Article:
Fatah’s hold on West Bank still uncertain
Tulkaram is a small city in the West Bank. The first thing you see when you arrive is a burnt out carpet shop. Five days ago it was a successful business, but today it’s in ruins because its owner was a Hamas supporter. The fire burnt its way through every centimetre of merchandise, and no firemen came to put out the flames. The Fatah leadership is sending a strong message: this is what the future holds for Hamas supporters in the West Bank.
The city is home to 80 000 Palestinians. They have a reputation for being the toughest fighters against Israel, but today their frontline is inside the city.
The guns and uniforms on the street belong to Fatah men. They decide who is, and who is not, allowed to speak to journalists.
For Hamas supporters the life in the West Bank is difficult. Many have gone underground. It’s risky for them to give an interview, since the punishment could be days in prison.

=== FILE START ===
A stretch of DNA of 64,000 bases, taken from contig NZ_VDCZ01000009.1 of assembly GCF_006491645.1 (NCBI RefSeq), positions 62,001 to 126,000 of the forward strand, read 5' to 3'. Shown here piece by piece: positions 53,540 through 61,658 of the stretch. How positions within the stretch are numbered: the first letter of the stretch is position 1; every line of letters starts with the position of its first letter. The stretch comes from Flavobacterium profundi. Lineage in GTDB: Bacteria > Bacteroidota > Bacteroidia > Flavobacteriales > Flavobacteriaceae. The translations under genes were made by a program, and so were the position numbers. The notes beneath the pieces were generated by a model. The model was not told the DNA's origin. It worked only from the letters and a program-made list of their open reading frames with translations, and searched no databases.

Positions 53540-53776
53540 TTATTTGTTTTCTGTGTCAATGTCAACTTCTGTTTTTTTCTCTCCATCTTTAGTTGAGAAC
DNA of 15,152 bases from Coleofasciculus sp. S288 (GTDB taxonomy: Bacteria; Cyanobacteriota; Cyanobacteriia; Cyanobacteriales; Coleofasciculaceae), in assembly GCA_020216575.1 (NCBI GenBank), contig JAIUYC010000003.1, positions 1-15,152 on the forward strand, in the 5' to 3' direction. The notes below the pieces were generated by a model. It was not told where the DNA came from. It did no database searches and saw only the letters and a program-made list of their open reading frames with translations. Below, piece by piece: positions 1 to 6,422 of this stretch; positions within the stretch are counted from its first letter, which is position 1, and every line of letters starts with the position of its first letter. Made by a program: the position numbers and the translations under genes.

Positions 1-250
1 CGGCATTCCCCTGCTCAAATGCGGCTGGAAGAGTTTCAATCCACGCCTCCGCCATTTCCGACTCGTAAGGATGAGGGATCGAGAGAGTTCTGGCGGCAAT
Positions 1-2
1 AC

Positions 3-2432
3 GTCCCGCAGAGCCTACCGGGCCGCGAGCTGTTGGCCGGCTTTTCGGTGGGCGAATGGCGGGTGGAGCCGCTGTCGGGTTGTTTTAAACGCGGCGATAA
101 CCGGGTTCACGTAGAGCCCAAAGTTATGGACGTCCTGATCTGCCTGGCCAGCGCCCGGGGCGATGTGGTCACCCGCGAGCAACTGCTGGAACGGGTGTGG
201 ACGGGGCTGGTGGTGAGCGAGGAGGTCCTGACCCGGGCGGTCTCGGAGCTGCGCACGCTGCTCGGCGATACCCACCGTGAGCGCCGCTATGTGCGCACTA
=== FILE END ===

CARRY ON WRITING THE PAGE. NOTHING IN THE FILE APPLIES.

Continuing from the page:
Mustafa Odhi, a Hamas activist, has just been released from prison, but he says he's prepared to speak for the camera, even though that might mean a swift return to jail.
“I gave this interview because I want to show people what is happening in Palestine. The Fatah are treating people more cruelly than the Israelis. I was not tortured by them in prison but I saw other people having cigarettes burnt onto their skin. It is possible I will be investigated again after this interview but this is the truth and I am not afraid,” he says.
Nobody says exactly how many Fatah and Hamas supporters there are in the West Bank.
After sunset, both sides take a respite from fighting. The real lords of the nightlife come out to play – the Israeli Special Forces. With checkpoints and pinpoint operations they protect their interests by stopping suicide bombers from coming to their borders. And just as importantly they help Fatah maintain its hold on power. Off the record many Palestinians tell if it wasn’t for the Israelis, Hamas would’ve been in power in the West Bank a long time ago.